THE TECHNIQUE OF LESSONS 209
selected the identical tint; very often, the nearest; very rarely, a
tint two tints removed. He possessed a discriminating power and
a memory for colours which were almost prodigious. This child,
like most others, was devoted to the colour exercise.
Having been asked the name of the colour white, the child
hesitated a long time, and only after a number of seconds did he
say uncertainly " white ". Now so intelligent a child, even without
special help from the mistress, might have learnt the name in
the family life.
The Directress told me that having noticed that this child had
special difficulty in naming the colours of things, she had limited
him up till now to the sense exercises. She thought it better not
to intervene yet in the teaching.
Certainly the education of this child was somewhat confused,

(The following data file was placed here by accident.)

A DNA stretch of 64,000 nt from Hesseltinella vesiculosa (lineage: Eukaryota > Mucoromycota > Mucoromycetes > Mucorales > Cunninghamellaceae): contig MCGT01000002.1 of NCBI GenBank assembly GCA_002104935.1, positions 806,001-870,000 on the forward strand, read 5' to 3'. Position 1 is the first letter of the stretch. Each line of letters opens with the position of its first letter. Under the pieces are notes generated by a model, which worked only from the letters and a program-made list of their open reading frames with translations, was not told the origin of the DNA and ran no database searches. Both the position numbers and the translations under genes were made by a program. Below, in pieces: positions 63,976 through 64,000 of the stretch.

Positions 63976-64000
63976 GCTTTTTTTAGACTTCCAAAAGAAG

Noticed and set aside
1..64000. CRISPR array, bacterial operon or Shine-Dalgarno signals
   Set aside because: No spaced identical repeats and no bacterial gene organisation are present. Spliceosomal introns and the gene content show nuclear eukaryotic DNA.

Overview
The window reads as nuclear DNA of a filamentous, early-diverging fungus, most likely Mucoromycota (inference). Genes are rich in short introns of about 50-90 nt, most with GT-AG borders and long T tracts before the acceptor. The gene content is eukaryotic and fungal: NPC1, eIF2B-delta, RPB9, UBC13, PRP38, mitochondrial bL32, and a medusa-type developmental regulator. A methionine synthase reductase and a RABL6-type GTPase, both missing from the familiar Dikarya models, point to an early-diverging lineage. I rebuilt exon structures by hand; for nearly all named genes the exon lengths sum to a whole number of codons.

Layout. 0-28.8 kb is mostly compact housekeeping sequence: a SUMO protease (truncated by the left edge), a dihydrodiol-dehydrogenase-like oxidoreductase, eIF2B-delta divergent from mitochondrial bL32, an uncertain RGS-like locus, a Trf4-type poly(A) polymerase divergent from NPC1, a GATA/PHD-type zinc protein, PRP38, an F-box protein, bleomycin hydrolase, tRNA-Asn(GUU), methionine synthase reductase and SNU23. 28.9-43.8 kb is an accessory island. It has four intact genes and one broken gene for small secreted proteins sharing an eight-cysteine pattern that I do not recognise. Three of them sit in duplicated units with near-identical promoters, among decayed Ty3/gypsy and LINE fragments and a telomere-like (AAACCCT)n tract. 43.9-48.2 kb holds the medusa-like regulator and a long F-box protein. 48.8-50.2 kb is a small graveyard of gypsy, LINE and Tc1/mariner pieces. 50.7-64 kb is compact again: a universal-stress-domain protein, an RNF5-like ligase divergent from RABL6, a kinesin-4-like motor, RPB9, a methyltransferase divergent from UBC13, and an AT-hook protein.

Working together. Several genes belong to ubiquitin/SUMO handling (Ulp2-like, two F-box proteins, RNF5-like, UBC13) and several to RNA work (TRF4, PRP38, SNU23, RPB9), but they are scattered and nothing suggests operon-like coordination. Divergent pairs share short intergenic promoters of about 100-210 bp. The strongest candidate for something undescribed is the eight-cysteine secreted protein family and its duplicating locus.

and the control left excessively free the spontaneous explanations
of mental activity.
Although it is most praiseworthy to give to ideas a basis of
sense education, it is nevertheless essential to associate language
and perceptions at the same time. The mistress ought to avoid
the superfluous, but not forget the necessary. The existence of
the superfluous and the absence of the necessary are the two
principal mistakes made by the teacher; the middle course between
the two marks the level of her perfection.
The end to be attained is the orderly stabilization of the
spontaneous activity of the child. As no master can give the pupil
the agility which he acquired by gymnastic exercise but the pupil
must improve himself by his own efforts, so it is here by close:
analogy for the education of the senses and for education in
We think of what the teacher of the pianoforte does- He
teaches his pupil how to place his body, teaches him the notes,
shows him the relation between the written note and the key to
be touched, as well as the position of the fingers; then he leaves
him by himself to practice. If from this pupil there is to be pro-
duced a pianist, there will have to intervene between the instruction